Elio, you have misinterpreted both the role of free and private media and its response to Cuban advances in science. Typically, free media does not function as a government cheerleader as the Cuban media functions. On the contrary, judgements aside, free media usually reports on what went wrong, and not on what went right. For this reason, the private media relations industry exists to promote such things as scientic advances. The media as it exists today is in constant competition for readership/viewership. The more readers/viewers you have (or listeners in the case radio) the more advertisers will pay to advertise with you. Cuban scientic advances, however exciting and prideworthy as it may be to you as a Cuban, is not widely seen as news the rest of the world is interested in. Especially something having to do with science (big yawn). It simply does not sell advertising space. There is no organized blackout on Cuban advancements. Outside of Miami, there is no market for Cuban news. No one cares. Fidel, rightfully, has convinced you that you are important to the world. He should be commended for bolstering the self-esteem of Cuban serfs. But ask yourself this, and be honest, which headline will sell more newspapers “Lady Gaga Marries Poodle….” or “Cuba introduces Foot Medicine”? Do the math…

  • rob

    For all her problems, which there are many, science and biotech are one area where cuba really does thrive, and which cubans can be proud.
    And the fact that this industry is not in private hands i think is quite amazing, but there still remains the issue of democratization. The cuban public should have some say in what happens to all this research.
    On another note, the irrationality of the embargo is magnified by the fact that u.s. scientists cannot cooperate with cubans in the same field to help tackle some of our species problems. I think with the amazing resources that our science and biotech industrys posses, combined with some outstanding knowledge that cuban scientists posses, alot of work for the better of humanity could be undertaken.
    Which is why the embargo should be ended, for the simple standard of the free flow of ideas.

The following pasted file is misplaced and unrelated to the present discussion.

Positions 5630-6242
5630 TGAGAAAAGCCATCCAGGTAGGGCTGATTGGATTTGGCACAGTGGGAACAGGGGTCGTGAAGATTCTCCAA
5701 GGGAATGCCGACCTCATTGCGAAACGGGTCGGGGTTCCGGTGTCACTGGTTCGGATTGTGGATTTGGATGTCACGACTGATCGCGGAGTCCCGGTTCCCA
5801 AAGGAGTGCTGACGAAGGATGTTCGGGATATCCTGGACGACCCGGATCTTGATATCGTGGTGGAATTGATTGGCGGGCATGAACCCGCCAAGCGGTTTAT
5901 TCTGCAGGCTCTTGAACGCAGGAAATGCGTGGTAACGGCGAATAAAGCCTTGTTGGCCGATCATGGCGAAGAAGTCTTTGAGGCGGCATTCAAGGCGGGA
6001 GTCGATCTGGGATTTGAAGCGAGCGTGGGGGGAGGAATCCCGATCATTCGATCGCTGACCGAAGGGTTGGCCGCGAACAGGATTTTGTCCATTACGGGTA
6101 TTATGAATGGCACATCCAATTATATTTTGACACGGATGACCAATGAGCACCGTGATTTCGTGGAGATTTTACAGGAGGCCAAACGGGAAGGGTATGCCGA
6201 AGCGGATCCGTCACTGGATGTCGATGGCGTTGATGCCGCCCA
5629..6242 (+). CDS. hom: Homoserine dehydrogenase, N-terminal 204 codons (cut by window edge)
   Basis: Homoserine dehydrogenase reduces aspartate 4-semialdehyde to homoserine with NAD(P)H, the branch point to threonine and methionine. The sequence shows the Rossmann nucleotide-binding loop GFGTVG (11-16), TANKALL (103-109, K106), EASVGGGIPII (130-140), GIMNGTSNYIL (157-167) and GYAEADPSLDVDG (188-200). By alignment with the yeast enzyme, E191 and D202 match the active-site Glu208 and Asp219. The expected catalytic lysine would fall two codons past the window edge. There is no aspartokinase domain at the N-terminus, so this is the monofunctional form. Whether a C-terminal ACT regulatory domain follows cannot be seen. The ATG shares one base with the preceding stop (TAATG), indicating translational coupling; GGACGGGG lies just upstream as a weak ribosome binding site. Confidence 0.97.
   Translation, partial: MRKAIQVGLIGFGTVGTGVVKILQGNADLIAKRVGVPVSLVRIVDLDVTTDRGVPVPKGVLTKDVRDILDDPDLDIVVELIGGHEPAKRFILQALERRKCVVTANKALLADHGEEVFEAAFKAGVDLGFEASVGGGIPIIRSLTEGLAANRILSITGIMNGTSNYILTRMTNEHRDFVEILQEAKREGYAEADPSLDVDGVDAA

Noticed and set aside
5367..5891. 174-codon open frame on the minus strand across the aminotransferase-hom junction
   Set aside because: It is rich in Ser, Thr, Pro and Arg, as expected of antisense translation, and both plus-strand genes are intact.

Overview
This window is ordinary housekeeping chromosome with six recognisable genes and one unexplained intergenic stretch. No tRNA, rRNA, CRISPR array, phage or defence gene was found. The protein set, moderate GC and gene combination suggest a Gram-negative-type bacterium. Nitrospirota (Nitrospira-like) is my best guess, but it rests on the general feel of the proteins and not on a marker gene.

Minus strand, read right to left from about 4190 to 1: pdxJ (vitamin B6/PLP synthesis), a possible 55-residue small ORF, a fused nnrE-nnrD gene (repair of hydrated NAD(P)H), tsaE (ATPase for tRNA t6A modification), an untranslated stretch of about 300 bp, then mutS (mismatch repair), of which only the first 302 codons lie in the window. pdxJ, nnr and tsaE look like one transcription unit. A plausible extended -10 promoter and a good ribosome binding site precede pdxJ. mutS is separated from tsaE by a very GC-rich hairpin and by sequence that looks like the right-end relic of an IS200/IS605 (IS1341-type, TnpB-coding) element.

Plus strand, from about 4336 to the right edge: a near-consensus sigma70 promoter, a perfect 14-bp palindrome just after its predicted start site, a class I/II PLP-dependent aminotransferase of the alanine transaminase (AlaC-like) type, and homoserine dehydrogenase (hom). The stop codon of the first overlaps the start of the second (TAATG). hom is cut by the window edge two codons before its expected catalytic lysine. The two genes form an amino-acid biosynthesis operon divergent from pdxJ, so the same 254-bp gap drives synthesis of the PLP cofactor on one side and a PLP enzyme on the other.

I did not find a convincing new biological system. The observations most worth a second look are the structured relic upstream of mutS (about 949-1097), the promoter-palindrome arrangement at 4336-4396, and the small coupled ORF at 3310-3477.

• Moses

      Rob, Cuba’s accomplishments are noteworthy but as we say in da’ hood. Keep it real. Cuba, when compared among the world’s leading biotech countries, is not even a blip on the radar. According to Scientic American who annually ranks leading biotech countries “The USA ranks first in number of biotech firms, PCT patent applications and biomedical treatment approvals, with Japan coming second, according to the 2009 OECD report on biotechnology statistics. According to the 2010 OECD report on science and technology, however, it appears the industry picture has looked better in later years for several non-OECD countries, including Singapore, Brazil, China, India and South Africa (OECD, 2010). Although Japan is ranked second for a number of criteria by OECD, it doesn’t rank in the top 5 at all according to other sources and criteria. In August 2010, Scientific Amercian ranked the top 5 biotech countries in a “Worldview Scorecard” as being USA, Singapore, Canada, Sweden and Denmark, using the following criteria: IP and ability to protect it, intensity, being defined as spending on R&D, availability of venture capital and support, availability of expert manpower and the overall country’s ranking in terms of entrepreneurship and other foundations. Countries doing well are those with strong incentives for technology development, and a range of options for obtaining research funding.” Cuba’s contributions are significant for a poor latin american country with only a population roughly the size of southern California but these accomplishments do not rise to the level as to merit a change in current US policy towards the totalitarian regime.

  • http://www.cubaverdad.net Cubaverdad

    Total turnover: 250-350 million dollars.
    Lots of products “in doubt”:

    Anti-malaria products from Cuba meet some resistance in Africa
    Cuba has sold millions of dollars in anti-malaria medications in Africa but some malaria experts on the continent have begun to question the effectiveness of the Cuban products.
    http://www.miamiherald.com/2012/07/02/v-fullstory/2879071/anti-malaria-products-from-cuba.html

    Lots of smaller countries do better than “snake venom” or “biobrujeria”.

  • rob

    moses i am well aware that cuba is not even a “blip” on the radar..but what they have done as a poor latin country is still quite impressive.

  • Lynne

    Another brilliant article Elio. Moses this isn’t a competition, the Cuban people can be proud of their achievements during the last 53 years despite the difficulties that they have faced.